Changes to Hong Kong’s political system imposed on the city by the ruling Chinese Communist Party (CCP) amid an ongoing crackdown on public dissent have turned the city’s legislature into a “rubber stamp,” and undermined the independence of judges, according to a U.S. government report.
“Changes to Hong Kongâ€™s elections and the composition of its legislature now ensure pro-Beijing lawmakers will always have a majority, turning the once-competitive Legislative Council into a rubber-stamp parliament,” the U.S.-China Economic and Security Review Commission (ESRC) said in its annual report to Congress this week.
Meanwhile, judges in cases brought under a draconian national security law that took effect onÂ July 1, 2020 are now chosen from a list approved by the CCP-backed national security apparatus, “effectively stripping the Hong Kong judiciary of its former independence,” the report said.
“The changes enable the Hong Kong government to ensure all national security cases are assigned to progovernment preferred judges, guaranteeing outcomes favorable to the government and the CCP,” it said.
Taiwan strategic analyst Shih Chien-yu said he was surprised that the report named some national security judges, suggesting the U.S. has carried out highly detailed research for the report.
“This is a review of the erosion of judicial independence in Hong Kong over the past year, and of the principles underlying a fair trial,” Shih told RFA. “It names [judges] to show that the situation has deteriorated very rapidly.”
“The criticism is very direct, showing that [the authors] think the situation is already very serious, and is unlikely to change,” he said.
CCP version of history
The report also cited new powers given to the government to prevent people from entering and leaving the city, amid a net outflow of tens of thousands of permanent residents in the year after the law took effect.
Sweeping changes to the city’s educational curriculum now require teachers to deliver CCP-approved Â versions of history, amid a culture of informing on anyone criticizing the government in class, something that is banned under the national security law, the report said.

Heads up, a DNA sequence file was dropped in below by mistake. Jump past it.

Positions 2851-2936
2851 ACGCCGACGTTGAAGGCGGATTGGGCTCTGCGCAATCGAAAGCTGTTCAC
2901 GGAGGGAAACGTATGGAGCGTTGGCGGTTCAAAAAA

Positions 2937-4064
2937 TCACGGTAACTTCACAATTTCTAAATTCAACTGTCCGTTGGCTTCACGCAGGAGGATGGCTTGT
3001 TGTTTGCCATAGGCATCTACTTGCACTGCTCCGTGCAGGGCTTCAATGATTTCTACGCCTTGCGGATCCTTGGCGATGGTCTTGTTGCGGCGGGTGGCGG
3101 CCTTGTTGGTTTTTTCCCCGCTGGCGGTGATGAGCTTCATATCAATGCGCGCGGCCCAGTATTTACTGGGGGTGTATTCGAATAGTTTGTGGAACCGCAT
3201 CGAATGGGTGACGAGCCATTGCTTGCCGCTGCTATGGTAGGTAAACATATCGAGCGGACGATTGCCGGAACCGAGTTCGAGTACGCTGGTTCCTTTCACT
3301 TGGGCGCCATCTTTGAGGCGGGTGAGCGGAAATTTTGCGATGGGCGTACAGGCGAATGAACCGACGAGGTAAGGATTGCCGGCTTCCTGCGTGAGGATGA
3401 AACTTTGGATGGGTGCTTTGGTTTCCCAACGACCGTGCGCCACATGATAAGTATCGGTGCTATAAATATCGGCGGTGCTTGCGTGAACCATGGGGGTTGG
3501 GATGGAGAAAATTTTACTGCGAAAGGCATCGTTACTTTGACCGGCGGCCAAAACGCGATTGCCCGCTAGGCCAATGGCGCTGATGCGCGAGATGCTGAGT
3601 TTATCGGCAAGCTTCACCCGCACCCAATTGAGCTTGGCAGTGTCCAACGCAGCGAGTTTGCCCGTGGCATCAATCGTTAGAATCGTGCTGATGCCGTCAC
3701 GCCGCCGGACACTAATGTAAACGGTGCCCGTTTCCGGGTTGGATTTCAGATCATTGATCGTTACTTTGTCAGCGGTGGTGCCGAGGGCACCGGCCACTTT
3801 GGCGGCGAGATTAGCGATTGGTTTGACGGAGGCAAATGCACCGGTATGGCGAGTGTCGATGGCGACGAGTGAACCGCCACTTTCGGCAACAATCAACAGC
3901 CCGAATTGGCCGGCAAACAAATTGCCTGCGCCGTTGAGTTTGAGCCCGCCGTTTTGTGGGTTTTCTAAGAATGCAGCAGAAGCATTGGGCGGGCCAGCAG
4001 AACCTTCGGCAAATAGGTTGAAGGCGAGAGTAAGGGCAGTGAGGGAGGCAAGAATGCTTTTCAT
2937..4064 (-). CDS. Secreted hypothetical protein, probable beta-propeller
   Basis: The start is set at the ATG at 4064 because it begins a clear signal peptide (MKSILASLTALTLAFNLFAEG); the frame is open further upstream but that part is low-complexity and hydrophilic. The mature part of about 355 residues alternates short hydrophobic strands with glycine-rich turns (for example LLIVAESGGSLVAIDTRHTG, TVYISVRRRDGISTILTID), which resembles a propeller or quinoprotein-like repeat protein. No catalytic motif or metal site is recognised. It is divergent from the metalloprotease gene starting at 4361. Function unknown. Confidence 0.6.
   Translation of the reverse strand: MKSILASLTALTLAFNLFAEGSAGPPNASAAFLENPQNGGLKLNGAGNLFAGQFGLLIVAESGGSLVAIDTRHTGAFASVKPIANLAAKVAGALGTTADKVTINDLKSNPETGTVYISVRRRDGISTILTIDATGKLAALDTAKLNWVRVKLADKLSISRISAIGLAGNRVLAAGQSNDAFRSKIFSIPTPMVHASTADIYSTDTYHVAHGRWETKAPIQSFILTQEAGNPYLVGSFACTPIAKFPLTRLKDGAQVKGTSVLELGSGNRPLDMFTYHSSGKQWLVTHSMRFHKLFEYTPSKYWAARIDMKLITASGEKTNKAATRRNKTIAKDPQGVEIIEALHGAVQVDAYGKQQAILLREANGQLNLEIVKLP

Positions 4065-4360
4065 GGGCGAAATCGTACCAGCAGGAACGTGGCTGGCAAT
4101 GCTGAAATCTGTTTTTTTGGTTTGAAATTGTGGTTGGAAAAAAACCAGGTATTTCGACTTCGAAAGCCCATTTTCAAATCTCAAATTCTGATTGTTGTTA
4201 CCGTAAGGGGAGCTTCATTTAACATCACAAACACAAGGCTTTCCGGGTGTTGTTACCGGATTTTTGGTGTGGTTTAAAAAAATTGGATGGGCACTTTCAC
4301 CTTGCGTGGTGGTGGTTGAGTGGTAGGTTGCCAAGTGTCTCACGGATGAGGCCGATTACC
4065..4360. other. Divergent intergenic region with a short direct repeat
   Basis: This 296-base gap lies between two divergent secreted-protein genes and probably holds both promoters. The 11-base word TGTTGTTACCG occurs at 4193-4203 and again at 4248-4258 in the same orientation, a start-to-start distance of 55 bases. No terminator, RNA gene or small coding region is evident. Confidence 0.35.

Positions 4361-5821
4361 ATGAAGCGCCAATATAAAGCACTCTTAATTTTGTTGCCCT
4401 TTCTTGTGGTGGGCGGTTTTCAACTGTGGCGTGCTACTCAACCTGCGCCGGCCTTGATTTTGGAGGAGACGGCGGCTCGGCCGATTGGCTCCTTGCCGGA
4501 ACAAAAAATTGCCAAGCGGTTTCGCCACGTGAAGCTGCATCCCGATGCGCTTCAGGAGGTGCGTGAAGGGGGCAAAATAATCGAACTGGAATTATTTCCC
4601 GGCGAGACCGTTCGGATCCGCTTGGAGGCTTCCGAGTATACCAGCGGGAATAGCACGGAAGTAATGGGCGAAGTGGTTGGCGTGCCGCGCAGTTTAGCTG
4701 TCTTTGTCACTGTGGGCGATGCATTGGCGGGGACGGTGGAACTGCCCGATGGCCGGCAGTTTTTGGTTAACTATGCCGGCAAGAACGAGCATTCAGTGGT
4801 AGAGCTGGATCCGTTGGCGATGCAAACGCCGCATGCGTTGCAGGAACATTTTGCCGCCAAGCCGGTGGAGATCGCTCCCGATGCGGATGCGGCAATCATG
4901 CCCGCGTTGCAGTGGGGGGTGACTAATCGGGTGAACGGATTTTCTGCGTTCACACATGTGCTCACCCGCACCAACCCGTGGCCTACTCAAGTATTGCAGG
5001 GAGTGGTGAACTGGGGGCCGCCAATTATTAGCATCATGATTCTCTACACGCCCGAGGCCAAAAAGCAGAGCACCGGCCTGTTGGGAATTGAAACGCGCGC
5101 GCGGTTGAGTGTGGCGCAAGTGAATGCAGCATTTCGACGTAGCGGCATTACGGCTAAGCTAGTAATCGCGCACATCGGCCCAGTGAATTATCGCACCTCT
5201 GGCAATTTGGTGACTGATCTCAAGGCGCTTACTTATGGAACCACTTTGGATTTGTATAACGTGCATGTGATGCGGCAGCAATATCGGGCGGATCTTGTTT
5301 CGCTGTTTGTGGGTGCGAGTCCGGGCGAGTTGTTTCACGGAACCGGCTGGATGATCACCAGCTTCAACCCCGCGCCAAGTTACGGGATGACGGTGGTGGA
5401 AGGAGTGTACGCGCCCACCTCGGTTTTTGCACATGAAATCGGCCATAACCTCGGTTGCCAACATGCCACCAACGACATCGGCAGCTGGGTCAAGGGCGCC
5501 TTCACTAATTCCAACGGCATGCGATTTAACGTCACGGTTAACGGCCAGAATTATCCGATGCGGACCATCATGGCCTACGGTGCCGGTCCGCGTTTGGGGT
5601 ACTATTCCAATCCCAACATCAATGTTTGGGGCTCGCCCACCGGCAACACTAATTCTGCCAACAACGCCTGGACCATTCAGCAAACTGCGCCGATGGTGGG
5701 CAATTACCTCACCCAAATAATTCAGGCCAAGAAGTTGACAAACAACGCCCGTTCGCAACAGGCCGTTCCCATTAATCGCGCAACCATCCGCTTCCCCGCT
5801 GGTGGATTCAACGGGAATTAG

“Authorities are using these new powers to fire [teachers] for unapproved speech,” it said. “Educators are forced to distort reality and history to portray the [CCP] in a positive light.”
It said the government also has the power and capability to impose internet censorship on Hong Kong at any time, amid an ongoing crackdown on media criticism of the government that has included the forced closure of the pro-democracy Apple Daily newspaper and the arrests of several senior journalists.
Hong Kong Democracy Council founder Samuel Chu said the report is an accurate reflection of Hong Kong’s reality, which is that the city is now much like any other part of China.
“They recommend some very specific actions, such as treating Hong Kong as part of Chinaâ€™s membership of the WTO, and how [China] suppresses or makes use of U.S. companies to advance their plans in Hong Kong,” Chu said.
Political commentator Joseph Cheng said the wording of the report makes very clear that Hong Kong is now under authoritarian rule.
“This report attaches great importance to the freedoms [once] enjoyed by the Hong Kong people, especially with regard to immigration and emigration,” Cheng said.
“They are mainly concerned with … whether Hong Kong people will be subject to unnecessary and unjustified restrictions on leaving Hong Kong,” he said.
“The report is a pretty damning criticism of Hong Kong.”
Jimmy Lai honored
The Hong Kong government rejected the findings.
“The [Hong Kong] government once again urges the United States to respect the international law and basic norms governing international relations,” it said in a statement on Nov. 18.
“Any attempts to interfere in the internal affairs of China through Hong Kong will not succeed and we will continue to discharge our responsibility of safeguarding the national security resolutely.”
In New York, the Committee to Protect Journalists (CPJ) presented jailed Apple Daily founder Jimmy Lai with its 2021 Gwyn Ifill Press Freedom Award.
“Lai has become a powerful symbol of the struggle to maintain press freedom in Hong Kong as Chinaâ€™s Communist Party exerts ever greater control over the territory,” the CPJ said in a statement on its website.
“In prison, denied bail, the outspoken critic of the Chinese government and advocate for democracy faces charges that could keep him in jail for the rest of his life,” it said.
Lai faces trial under the national security law for “collusion with a foreign power,” linked to alleged attempts to lobby the U.S. to impose sanctions on Hong Kong and Chinese officials.
Translated and edited by Luisetta Mudie.